Original Article can be found here: Tendon neuroplastic training: changing the way we think about tendon rehabilitation: a narrative review

What are the findings?
▸ Tendinopathy may be associated with changes in motor control; these changes may be bilateral and persistent despite rehabilitation.
▸ Current rehabilitation may not adequately address motor control issues as self-paced strength training (the mainstay of the treatment) does not alter corticospinal drive to the muscle—this may contribute to recalcitrance and recurrence of tendinopathy.
▸ Tendon neuroplastic training proposes a concept of strength-based loading that is an important stimulus for tendon and muscle, but with strategies known to optimise neuroplasticity of the motor cortex and drive to the muscle. It needs to be tested in a wide range of anatomical locations as it is unclear whether findings for the patellar tendon are applicable to all tendinopathies.

Abstract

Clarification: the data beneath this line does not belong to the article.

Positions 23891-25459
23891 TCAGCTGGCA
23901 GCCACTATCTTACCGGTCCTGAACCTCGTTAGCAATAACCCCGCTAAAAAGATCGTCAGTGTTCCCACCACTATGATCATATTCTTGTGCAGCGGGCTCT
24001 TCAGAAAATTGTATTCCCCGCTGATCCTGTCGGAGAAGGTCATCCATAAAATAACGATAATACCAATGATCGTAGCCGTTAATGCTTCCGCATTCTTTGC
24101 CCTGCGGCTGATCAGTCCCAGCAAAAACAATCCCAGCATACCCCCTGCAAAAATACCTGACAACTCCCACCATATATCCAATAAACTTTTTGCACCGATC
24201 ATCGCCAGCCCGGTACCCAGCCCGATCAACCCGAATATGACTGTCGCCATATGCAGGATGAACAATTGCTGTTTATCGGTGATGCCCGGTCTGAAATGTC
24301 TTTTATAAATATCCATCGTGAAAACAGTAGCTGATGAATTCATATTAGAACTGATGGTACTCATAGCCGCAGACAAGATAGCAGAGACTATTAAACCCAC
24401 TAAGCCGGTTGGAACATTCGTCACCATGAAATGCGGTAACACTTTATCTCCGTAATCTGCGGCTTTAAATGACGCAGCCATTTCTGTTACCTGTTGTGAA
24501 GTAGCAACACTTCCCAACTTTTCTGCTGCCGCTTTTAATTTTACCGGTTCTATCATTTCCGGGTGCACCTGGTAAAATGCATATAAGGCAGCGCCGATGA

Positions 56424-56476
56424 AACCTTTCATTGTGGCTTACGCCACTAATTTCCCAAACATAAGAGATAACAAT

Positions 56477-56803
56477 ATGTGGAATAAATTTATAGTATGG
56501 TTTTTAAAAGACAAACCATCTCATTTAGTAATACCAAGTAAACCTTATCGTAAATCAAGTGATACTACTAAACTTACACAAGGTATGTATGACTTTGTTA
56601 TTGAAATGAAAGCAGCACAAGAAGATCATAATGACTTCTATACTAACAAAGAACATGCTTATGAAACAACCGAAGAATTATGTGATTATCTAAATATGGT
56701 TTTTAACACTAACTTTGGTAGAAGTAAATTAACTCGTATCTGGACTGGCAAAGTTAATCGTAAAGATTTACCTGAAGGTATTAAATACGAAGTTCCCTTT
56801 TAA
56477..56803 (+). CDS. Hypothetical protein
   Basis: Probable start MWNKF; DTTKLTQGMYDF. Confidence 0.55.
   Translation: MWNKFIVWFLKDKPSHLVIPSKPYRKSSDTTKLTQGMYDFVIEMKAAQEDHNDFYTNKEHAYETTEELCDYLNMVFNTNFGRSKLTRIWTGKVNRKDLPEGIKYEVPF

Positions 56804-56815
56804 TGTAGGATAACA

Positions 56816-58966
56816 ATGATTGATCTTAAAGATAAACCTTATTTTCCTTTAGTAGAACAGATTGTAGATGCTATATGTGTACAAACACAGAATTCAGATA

Tendinopathy can be resistant to treatment and often recurs, implying that current treatment approaches are suboptimal. Rehabilitation programmes that have been successful in terms of pain reduction and return to sport outcomes usually include strength training. Muscle activation can induce analgesia, improving self-efficacy associated with reducing one’s own pain. Furthermore, strength training is beneficial for tendon matrix structure, muscle properties and limb biomechanics. However, current tendon rehabilitation may not adequately address the corticospinal control of the muscle, which may result in altered control of muscle recruitment and the consequent tendon load, and this may contribute to recalcitrance or symptom recurrence. Outcomes of interest include the effect of strength training on tendon pain, corticospinal excitability and short interval cortical inhibition. The aims of this concept paper are to: (1) review what is known about changes to the primary motor cortex and motor control in tendinopathy, (2) identify the parameters shown to induce neuroplasticity in strength training and (3) align these principles with tendon rehabilitation loading protocols to introduce a combination approach termed as tendon neuroplastic training. Strength training is a powerful modulator of the central nervous system. In particular, corticospinal inputs are essential for motor unit recruitment and activation; however, specific strength training parameters are important for neuroplasticity. Strength training that is externally paced and akin to a skilled movement task has been shown to not only reduce tendon pain, but modulate excitatory and inhibitory control of the muscle and therefore, potentially tendon load. An improved understanding of the methods that maximise the opportunity for neuroplasticity may be an important progression in how we prescribe exercise-based rehabilitation in tendinopathy for pain modulation and potentially restoration of the corticospinal control of the muscle-tendon complex.

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